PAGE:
The onset of the public health crisis caused by the spread of the coronavirus (COVID-19) has led to a global shortage of hand sanitizer. Businesses attempting to cope with new challenges presented by COVID-19 may be interested in retooling current manufacturing or other processes to begin developing hand sanitizer for external distribution or even internal use. In support of these efforts, the federal Food and Drug Administration (FDA) has issued guidance for both companies that are not currently authorized by the FDA to manufacture hand sanitizer companies and pharmacists in state-licensed, federal, or registered outsourcing facilities compounders that may be interested in producing hand sanitizer. Companies that adhere to this guidance and maintain sufficient documentation should be able to manufacture hand sanitizer for external distribution or internal use without enforcement exposure from the FDA.

According to the guidance, the FDA will not bring any action during the pendency of the public health crisis associated with COVID-19 against a company or compounder that produces hand sanitizer in accordance with certain requirements. These requirements, although slightly different for companies and compounders, detail the formula and process that must be used to ensure that hand sanitizer is properly made. According to the FDA guidance, only those companies and compounders that comply with all of the requirements detailed in the guidance will be shielded from FDA enforcement throughout the duration of the COVID-19 public health crisis.

As the central focus of the guidance documents, the FDA provides the formula and the percentage of different ingredients that must be used by companies or compounders to develop hand sanitizer. These ingredients, which must be United States Pharmacopoeia (USP) grade ingredients, and their percentage in the final product formulation include:

  1. Alcohol (ethanol) (80%, volume/volume (v/v)) in an aqueous solution denatured according to Alcohol and Tobacco Tax and Trade Bureau regulations in 27 CFR part 20. In addition to USP grade, alcohol used by companies may also be Food Chemical Code (FCC) grade.
    or Isopropyl Alcohol (75%, v/v) in an aqueous solution;
  2. Glycerol (1.45% v/v);
  3. Hydrogen peroxide (0.125% v/v); and
  4. Sterile distilled water or boiled cold water.

Companies or compounders may not include any other inactive or active ingredients other than those enumerated above because that may impact the quality or potency of the product.

In addition to the formula, the guidance also requires companies and compounders to pay particular attention to the amount of the ethanol or isopropyl active ingredient in the final product to ensure accuracy. Under this requirement, companies are required to keep a “simple record” of the controls taken to ensure that each batch of produced hand sanitizer complies with the formula prescribed by the FDA. Additionally, the guidance requires compounders and companies to prepare hand sanitizer under sanitary conditions and that equipment used during the preparation of the product is well maintained. For compounders, the FDA requires the preparation of the hand sanitizer to be done under “conditions routinely used by the compounder to compound similar nonsterile drugs.”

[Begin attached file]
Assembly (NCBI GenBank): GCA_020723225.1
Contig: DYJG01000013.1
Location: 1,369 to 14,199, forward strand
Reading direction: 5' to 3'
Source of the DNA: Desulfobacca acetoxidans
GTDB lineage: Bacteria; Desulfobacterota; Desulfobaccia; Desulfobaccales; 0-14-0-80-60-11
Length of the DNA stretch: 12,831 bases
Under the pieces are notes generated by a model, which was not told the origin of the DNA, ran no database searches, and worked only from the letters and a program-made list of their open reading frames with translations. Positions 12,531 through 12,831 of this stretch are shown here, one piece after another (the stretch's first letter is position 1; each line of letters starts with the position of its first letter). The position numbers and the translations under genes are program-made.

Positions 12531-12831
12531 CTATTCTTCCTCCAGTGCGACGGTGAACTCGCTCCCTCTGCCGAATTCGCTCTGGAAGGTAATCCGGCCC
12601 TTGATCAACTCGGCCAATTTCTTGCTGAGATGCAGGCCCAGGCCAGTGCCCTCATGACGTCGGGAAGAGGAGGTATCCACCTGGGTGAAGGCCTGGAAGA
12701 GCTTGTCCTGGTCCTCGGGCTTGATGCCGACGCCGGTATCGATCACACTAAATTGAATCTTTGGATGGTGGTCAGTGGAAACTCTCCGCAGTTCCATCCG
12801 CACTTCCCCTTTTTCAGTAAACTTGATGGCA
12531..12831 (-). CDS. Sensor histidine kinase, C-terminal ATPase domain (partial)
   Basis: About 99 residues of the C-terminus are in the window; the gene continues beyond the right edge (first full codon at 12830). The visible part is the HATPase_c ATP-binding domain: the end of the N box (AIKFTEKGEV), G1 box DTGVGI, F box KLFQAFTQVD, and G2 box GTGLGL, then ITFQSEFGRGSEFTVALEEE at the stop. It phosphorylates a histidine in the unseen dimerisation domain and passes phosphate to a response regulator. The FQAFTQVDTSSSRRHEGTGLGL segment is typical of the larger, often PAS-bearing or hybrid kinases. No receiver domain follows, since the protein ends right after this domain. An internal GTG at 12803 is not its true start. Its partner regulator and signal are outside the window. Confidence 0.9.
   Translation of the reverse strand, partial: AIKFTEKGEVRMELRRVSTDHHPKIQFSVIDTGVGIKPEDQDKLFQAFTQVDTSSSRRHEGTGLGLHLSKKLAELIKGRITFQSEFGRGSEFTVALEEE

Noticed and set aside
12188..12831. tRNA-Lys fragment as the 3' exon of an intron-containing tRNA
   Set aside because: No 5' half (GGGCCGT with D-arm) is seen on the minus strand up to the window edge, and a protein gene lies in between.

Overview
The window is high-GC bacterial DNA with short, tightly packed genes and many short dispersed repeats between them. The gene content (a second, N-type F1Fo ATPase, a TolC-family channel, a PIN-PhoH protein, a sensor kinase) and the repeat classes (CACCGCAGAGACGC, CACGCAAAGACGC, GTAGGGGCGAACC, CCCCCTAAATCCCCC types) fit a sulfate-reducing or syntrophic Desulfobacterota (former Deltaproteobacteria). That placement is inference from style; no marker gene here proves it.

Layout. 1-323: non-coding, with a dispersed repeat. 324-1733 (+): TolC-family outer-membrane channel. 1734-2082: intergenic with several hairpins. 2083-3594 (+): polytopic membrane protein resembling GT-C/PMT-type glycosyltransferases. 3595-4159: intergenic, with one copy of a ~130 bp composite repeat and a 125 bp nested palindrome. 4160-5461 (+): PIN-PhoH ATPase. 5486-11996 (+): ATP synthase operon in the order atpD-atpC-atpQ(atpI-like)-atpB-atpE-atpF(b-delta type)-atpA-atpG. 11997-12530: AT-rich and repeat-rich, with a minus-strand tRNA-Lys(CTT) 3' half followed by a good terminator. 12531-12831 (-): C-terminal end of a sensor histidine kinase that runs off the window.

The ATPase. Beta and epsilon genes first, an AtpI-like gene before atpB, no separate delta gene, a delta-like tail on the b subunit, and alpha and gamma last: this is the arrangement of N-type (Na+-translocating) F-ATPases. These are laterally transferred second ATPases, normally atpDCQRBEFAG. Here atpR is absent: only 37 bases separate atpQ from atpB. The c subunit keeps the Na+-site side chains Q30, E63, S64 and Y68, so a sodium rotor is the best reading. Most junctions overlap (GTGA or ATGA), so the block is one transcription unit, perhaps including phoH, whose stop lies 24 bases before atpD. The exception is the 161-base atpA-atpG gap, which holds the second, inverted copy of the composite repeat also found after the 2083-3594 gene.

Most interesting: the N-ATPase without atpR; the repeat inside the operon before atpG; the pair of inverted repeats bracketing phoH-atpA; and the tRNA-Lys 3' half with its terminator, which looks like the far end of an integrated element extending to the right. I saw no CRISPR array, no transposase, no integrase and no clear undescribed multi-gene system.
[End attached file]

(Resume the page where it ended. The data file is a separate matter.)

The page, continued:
After production, both companies and compounders alike are required to appropriately label all of the produced hand sanitizer. The FDA has provided specific labels that correspond to the type of hand sanitizer and its intended use. These labels can be viewed here.

For companies, there are two additional requirements that must be followed under the guidance. First, companies must be able to implement and use the “most accurate method of analysis available for verification of alcohol content in samples of the finished drug product before each batch is released for distribution.”  These methods may include, but are not limited to, gas chromatography, alcoholometer, or other chemical analysis of at least equivalent accuracy. Second, companies interested in manufacturing hand sanitizer must also register their facility and list the products being temporarily produced in the FDA Drug Registration and Listing System (DRLS). The DRLS can be found here. After completing the registration and listing, companies will receive automatic confirmation from the FDA and will be able to immediately begin manufacturing and distributing hand sanitizer products.

For any questions related to the FDA’s guidance or properly registering a company on the DRLS, please contact Rob Browne.